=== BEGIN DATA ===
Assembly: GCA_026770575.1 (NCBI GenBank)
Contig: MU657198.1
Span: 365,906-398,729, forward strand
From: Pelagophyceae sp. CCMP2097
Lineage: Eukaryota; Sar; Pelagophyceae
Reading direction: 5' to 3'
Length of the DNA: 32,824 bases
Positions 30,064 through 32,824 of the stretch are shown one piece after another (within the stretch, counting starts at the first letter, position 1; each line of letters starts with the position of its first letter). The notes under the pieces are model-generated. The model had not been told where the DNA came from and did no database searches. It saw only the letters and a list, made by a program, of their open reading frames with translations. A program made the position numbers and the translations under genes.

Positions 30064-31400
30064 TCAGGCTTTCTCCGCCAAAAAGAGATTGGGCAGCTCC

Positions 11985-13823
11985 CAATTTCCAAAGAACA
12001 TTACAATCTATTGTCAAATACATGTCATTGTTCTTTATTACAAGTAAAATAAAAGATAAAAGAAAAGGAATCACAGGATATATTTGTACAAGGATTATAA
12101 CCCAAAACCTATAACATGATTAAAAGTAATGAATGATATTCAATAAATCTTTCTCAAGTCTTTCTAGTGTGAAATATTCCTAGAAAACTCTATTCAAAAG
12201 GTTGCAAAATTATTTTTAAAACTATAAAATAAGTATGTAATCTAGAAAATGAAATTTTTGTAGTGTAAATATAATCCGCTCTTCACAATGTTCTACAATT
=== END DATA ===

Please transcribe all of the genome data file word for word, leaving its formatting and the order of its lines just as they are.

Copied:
Assembly: GCA_026770575.1 (NCBI GenBank)
Contig: MU657198.1
Span: 365,906-398,729, forward strand
From: Pelagophyceae sp. CCMP2097
Lineage: Eukaryota; Sar; Pelagophyceae
Reading direction: 5' to 3'
Length of the DNA: 32,824 bases
Positions 30,064 through 32,824 of the stretch are shown one piece after another (within the stretch, counting starts at the first letter, position 1; each line of letters starts with the position of its first letter). The notes under the pieces are model-generated. The model had not been told where the DNA came from and did no database searches. It saw only the letters and a list, made by a program, of their open reading frames with translations. A program made the position numbers and the translations under genes.

Positions 30064-31400
30064 TCAGGCTTTCTCCGCCAAAAAGAGATTGGGCAGCTCC

Positions 11985-13823
11985 CAATTTCCAAAGAACA
12001 TTACAATCTATTGTCAAATACATGTCATTGTTCTTTATTACAAGTAAAATAAAAGATAAAAGAAAAGGAATCACAGGATATATTTGTACAAGGATTATAA
12101 CCCAAAACCTATAACATGATTAAAAGTAATGAATGATATTCAATAAATCTTTCTCAAGTCTTTCTAGTGTGAAATATTCCTAGAAAACTCTATTCAAAAG
12201 GTTGCAAAATTATTTTTAAAACTATAAAATAAGTATGTAATCTAGAAAATGAAATTTTTGTAGTGTAAATATAATCCGCTCTTCACAATGTTCTACAATT